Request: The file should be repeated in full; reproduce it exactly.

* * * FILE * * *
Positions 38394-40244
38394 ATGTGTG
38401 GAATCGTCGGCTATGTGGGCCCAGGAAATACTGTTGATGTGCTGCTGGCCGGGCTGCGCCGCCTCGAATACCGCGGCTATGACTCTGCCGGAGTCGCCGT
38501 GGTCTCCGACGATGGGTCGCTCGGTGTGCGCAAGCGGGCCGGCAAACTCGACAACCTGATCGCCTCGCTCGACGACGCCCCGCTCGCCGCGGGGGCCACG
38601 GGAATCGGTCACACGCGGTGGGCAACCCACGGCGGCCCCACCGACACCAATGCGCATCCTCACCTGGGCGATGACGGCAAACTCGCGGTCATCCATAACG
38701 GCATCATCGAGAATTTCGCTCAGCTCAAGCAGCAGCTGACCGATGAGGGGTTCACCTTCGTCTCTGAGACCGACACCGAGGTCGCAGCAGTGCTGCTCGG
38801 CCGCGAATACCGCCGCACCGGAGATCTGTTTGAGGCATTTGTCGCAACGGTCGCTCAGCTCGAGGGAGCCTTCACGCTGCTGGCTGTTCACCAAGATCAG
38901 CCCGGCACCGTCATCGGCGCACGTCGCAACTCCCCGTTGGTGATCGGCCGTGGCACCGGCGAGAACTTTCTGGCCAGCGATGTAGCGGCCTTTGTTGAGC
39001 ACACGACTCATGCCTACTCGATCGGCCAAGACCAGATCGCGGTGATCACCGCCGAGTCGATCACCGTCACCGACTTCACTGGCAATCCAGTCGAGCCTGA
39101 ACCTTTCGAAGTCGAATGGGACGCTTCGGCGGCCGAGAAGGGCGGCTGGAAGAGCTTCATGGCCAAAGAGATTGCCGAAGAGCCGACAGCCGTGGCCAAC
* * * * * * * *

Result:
Positions 38394-40244
38394 ATGTGTG
38401 GAATCGTCGGCTATGTGGGCCCAGGAAATACTGTTGATGTGCTGCTGGCCGGGCTGCGCCGCCTCGAATACCGCGGCTATGACTCTGCCGGAGTCGCCGT
38501 GGTCTCCGACGATGGGTCGCTCGGTGTGCGCAAGCGGGCCGGCAAACTCGACAACCTGATCGCCTCGCTCGACGACGCCCCGCTCGCCGCGGGGGCCACG
38601 GGAATCGGTCACACGCGGTGGGCAACCCACGGCGGCCCCACCGACACCAATGCGCATCCTCACCTGGGCGATGACGGCAAACTCGCGGTCATCCATAACG
38701 GCATCATCGAGAATTTCGCTCAGCTCAAGCAGCAGCTGACCGATGAGGGGTTCACCTTCGTCTCTGAGACCGACACCGAGGTCGCAGCAGTGCTGCTCGG
38801 CCGCGAATACCGCCGCACCGGAGATCTGTTTGAGGCATTTGTCGCAACGGTCGCTCAGCTCGAGGGAGCCTTCACGCTGCTGGCTGTTCACCAAGATCAG
38901 CCCGGCACCGTCATCGGCGCACGTCGCAACTCCCCGTTGGTGATCGGCCGTGGCACCGGCGAGAACTTTCTGGCCAGCGATGTAGCGGCCTTTGTTGAGC
39001 ACACGACTCATGCCTACTCGATCGGCCAAGACCAGATCGCGGTGATCACCGCCGAGTCGATCACCGTCACCGACTTCACTGGCAATCCAGTCGAGCCTGA
39101 ACCTTTCGAAGTCGAATGGGACGCTTCGGCGGCCGAGAAGGGCGGCTGGAAGAGCTTCATGGCCAAAGAGATTGCCGAAGAGCCGACAGCCGTGGCCAAC